80 percent of the engine’s torque is available as low as 1,700 rpm. So that means it pulls and pulls and pulls unlike any sub-2.0-liter engine I’ve ever experienced. And it makes a racket that will make you grin for weeks after having heard it.
While the 4C has big power and makes bigger noises, the rest of it, as I am sure you’ve noticed, is quite small – especially its interior.
The twin-clutch transmission is a downright masterpiece.
This isn’t to say the experience of being an occupant in the tiny Italian is terrible; it’s not – well, at least not for the driver.
At six-foot-five-inches tall, I – amazingly – had both just enough head and legroom to be comfortable. Granted, I only had a few inches above my cranium and in front of my knees not to come into contact with plastic. However, I had room.
Accordingly, the driving position is pretty comfortable. Rather than having to sprawl backward, as I had in the Aventador, in the Alfa I could sit straight up. And with almost nothing up front, I had very little hood to look over, which made me feel like I was riding the road, rather than the car.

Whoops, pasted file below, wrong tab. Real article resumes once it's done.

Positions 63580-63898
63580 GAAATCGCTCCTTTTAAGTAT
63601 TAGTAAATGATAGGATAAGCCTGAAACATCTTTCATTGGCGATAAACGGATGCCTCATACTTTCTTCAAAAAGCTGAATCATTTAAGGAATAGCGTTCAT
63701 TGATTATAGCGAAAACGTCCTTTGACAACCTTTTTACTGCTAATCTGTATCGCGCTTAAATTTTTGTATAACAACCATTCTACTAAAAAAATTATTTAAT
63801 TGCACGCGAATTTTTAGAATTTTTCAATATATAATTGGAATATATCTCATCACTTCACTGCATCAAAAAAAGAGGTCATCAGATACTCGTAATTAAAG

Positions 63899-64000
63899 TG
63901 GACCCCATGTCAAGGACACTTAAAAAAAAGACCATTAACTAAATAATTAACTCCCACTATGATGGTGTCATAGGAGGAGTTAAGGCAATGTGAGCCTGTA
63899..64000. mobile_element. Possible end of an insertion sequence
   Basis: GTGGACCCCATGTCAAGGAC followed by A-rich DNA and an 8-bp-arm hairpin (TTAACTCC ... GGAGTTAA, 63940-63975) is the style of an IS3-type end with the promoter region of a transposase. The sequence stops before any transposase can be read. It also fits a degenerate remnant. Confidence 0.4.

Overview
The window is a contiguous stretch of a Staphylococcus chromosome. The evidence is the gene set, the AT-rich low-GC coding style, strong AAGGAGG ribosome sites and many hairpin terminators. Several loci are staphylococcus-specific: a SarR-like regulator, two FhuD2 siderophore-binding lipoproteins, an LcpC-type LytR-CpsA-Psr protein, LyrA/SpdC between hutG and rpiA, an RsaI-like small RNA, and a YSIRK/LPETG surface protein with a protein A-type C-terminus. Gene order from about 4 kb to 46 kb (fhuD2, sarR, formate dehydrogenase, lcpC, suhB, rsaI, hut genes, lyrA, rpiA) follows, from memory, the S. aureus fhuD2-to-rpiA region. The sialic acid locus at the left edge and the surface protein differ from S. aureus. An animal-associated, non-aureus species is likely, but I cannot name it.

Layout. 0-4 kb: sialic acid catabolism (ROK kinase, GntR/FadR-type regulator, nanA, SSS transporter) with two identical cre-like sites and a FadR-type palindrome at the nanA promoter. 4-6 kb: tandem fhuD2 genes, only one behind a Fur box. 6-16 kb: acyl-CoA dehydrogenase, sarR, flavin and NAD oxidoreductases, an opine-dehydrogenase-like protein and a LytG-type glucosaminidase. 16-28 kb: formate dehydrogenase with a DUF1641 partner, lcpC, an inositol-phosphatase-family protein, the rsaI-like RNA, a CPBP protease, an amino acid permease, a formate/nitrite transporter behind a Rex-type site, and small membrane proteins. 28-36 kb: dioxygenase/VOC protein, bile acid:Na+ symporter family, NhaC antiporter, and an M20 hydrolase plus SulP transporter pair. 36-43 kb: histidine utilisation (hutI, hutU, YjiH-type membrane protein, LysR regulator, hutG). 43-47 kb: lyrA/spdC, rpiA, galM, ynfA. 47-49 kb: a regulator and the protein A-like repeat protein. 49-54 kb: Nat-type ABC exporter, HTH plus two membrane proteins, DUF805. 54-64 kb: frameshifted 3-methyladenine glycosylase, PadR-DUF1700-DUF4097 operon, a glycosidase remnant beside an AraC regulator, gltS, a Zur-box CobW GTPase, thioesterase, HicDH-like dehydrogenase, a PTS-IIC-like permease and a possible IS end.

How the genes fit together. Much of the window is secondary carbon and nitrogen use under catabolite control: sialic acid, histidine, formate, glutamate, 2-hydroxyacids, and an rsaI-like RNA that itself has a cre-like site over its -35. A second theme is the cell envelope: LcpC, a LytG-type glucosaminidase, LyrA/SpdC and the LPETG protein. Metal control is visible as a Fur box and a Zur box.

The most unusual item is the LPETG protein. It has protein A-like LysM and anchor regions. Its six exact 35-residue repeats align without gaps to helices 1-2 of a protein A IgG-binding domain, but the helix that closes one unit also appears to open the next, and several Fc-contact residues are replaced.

The same cannot, sadly, be said for the passenger. The hideously hard plastic dash is designed and canted toward the driver. As such, the passenger gets many inches more of dashboard in front of them. This leaves passengers taller than six feet very uncomfortable indeed. In fact, when I rode shotgun, my knees were bent at a 30-degree angle and throbbing in pain.
Then, when I took the 4C through a car wash, I lost what little rearward visibility I had to begin with, as the open vents to the engine compartment allowed tons of water to pour onto the hot exhaust system, which vaporized the soapy water, clouding my rearview.